It’s no secret that the Zelda series has been home to some of the most iconic video game songs of all time. For over 30 years, the music of The Legend of Zelda has set the standard for compositions that can simultaneously get stuck in a player’s head, set the proper mood, and allow for hundreds of different remixes and reinterpretations. But even with a bar set that high, even with many tracks sitting on the most positive side of the spectrum, there are realistically a few songs that don’t measure up to the rest. Please join us as we countdown the worst songs from the Zelda series, and lament the few shoddy pieces that offset its otherwise impeccable musical record.
Note: Not all songs on this list are necessarily bad, especially given each person’s individual taste. But for every list of best songs, there must be a group of the worst. The tracks and list order were determined with the input of various Zelda players as to make this article as objective as possible.
10. “Minor Battle” (Four Swords Adventure)
We begin our list with a song from the oft-overlooked GameCube title Four Swords Adventure. Crafting a good battle tune can be very challenging. One must compose a track that adds the right degree of tension to a certain encounter, as well as ensures that it doesn’t overstay its welcome during a lengthy battle or a number of smaller ones.
“Minor Battle” doesn’t quite meet all of these requirements.
The song does find the feeling of tension necessary to drive players during an important fight, and it makes its best attempt to keep to the background. But its frenetic pace and short duration ensure that it will get on at least a few players’ nerves before the game is over, especially considering that they’ll hear this tune during several mini-boss fights throughout their adventure.
Loud and chaotic, this 16-bit “Flight of the Bumblebee” isn’t the series’ best in terms of battle music.
9. “Gohma First Half (2nd Time)” (The Wind Waker)
Before the climactic battle with Ganon at the end of The Wind Waker, Link must first re-live a few of the treacherous boss encounters he had overcome earlier in his adventure. Ganon’s Tower seems to draw upon and distort our hero’s memories, creating an unsettling, Bizarro environment for him to fight in. Visually, these boss rematches are extremely effective, with the action portrayed in blurred black and white. Audibly, however, they are a bit hit and miss.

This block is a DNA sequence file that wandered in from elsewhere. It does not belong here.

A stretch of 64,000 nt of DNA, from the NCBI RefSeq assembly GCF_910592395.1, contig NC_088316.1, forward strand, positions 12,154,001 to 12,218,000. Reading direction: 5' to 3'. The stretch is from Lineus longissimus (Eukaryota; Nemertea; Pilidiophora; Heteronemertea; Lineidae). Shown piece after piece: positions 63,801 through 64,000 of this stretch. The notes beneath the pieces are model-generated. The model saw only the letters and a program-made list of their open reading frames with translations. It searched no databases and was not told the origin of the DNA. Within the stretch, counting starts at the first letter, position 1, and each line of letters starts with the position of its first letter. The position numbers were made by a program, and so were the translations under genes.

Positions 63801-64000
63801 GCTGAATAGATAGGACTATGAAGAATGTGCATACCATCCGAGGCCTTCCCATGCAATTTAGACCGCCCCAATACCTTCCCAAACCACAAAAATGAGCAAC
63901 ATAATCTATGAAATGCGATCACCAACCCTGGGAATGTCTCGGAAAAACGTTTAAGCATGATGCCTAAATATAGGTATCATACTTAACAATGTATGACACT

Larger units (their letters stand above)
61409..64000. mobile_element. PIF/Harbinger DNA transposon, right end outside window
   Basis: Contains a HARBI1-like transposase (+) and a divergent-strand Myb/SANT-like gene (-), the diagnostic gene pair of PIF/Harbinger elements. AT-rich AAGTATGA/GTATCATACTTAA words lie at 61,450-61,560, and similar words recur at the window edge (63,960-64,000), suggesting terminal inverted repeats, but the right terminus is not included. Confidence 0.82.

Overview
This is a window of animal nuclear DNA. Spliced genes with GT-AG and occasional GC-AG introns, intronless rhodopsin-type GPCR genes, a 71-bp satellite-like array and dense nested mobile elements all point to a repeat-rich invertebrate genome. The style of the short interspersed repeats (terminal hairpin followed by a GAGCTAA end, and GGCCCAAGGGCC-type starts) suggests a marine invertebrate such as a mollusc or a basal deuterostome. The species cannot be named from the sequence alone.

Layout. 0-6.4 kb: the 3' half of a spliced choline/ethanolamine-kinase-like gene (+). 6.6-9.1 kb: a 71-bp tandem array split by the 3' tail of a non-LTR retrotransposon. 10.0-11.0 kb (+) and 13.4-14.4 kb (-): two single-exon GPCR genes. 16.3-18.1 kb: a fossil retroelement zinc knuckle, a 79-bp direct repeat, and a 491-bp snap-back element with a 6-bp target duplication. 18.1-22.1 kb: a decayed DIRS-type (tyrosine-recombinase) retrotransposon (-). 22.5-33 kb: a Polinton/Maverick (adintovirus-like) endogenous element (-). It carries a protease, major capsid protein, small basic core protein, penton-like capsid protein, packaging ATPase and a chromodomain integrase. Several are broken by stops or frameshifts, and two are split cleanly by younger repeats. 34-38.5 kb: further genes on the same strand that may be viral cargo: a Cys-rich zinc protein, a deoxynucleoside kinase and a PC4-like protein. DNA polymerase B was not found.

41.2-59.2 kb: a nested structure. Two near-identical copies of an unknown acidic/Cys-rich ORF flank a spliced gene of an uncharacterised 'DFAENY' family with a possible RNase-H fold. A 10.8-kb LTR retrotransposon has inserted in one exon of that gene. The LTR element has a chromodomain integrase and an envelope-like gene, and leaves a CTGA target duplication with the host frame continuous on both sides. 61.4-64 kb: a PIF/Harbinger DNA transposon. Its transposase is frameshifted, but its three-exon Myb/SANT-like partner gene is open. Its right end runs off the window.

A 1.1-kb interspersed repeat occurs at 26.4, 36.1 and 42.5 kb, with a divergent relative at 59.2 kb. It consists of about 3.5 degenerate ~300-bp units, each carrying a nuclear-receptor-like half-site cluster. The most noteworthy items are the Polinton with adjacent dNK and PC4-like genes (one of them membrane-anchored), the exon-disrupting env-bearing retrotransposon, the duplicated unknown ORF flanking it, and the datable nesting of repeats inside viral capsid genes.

The iconic themes of The Wind Waker‘s four main bosses are themselves distorted to sell the unease of the scenario. But where the tweaked themes of Jalhalla and Molgera effectively subvert the player’s impressions of past battles with sinister sounds, Gohma’s unfortunately misses the mark. Slow, high-pitched notes blare as the song begins, making the composition sound more silly than scary.
The song then transitions into a collection of poorly executed percussion samples, exhibiting the shortcomings of the GameCube’s sound capabilities. If Nintendo wasn’t already thinking about moving from samples to live instruments, this tune may have sparked that conversation.
While this track is clearly attempting to deliver a specific atmosphere, it doesn’t quite live up to the twisted nature of its boss fight. It doesn’t even stand up to the other songs of its kind.
8. “Dream Shrine Chamber” (Link’s Awakening)
This track is more of a tragic victim of its hardware than anything else. A moody and mysterious tune, “Dream Shrine Chamber” is actually a very well-made composition. It has all the elements it needs to be a great Zelda dungeon theme. So where on earth did it go wrong?
Well, maybe the composers were a bit too ambitious, because the Game Boy hardware clearly wasn’t fit to play such high-pitched notes and flourishes. Outside of the context of the game, any person I have played this for has described it as ear-piercing and uncomfortable. And let’s be honest; it’s border-line unlistenable at high volumes.
Much like its 8-Bit cousins, the Game Boy has a limited range when it comes to music. And “Dream Shrine Chamber,” as well-crafted as it is, lies just beyond that threshold. It’s a good thing that talented Zelda fans have since re-arranged this tune with the orchestral sounds that it deserves.
7. “Key Cavern” (Link’s Awakening)
This entry is an interesting case. Personally, I find this track to be fundamentally unlistenable, especially in its opening seconds. A cacophony of grating notes — those only a Game Boy could produce — assault the eardrums with unrelenting force, only to transition into a fairly sub-par dungeon theme. Then, with little warning, the song loops once more, surprising its listeners with another blast of unholy noise.
I’ve heard floppy drives make better music than this.
But here comes the interesting part: many listeners do not share my disdain. They may not be quick to call this an artful composition, but fans in the YouTube comments have expressed appreciation for this song’s intensity and creepy tone. Those are the essential elements for a proper Zelda dungeon theme, I can concede.
Other defenders of this tune have only gone as far as to say that it “isn’t that bad,” only overstepping its boundaries for five seconds of a 30 second loop. You take compliments where you can get ’em, right?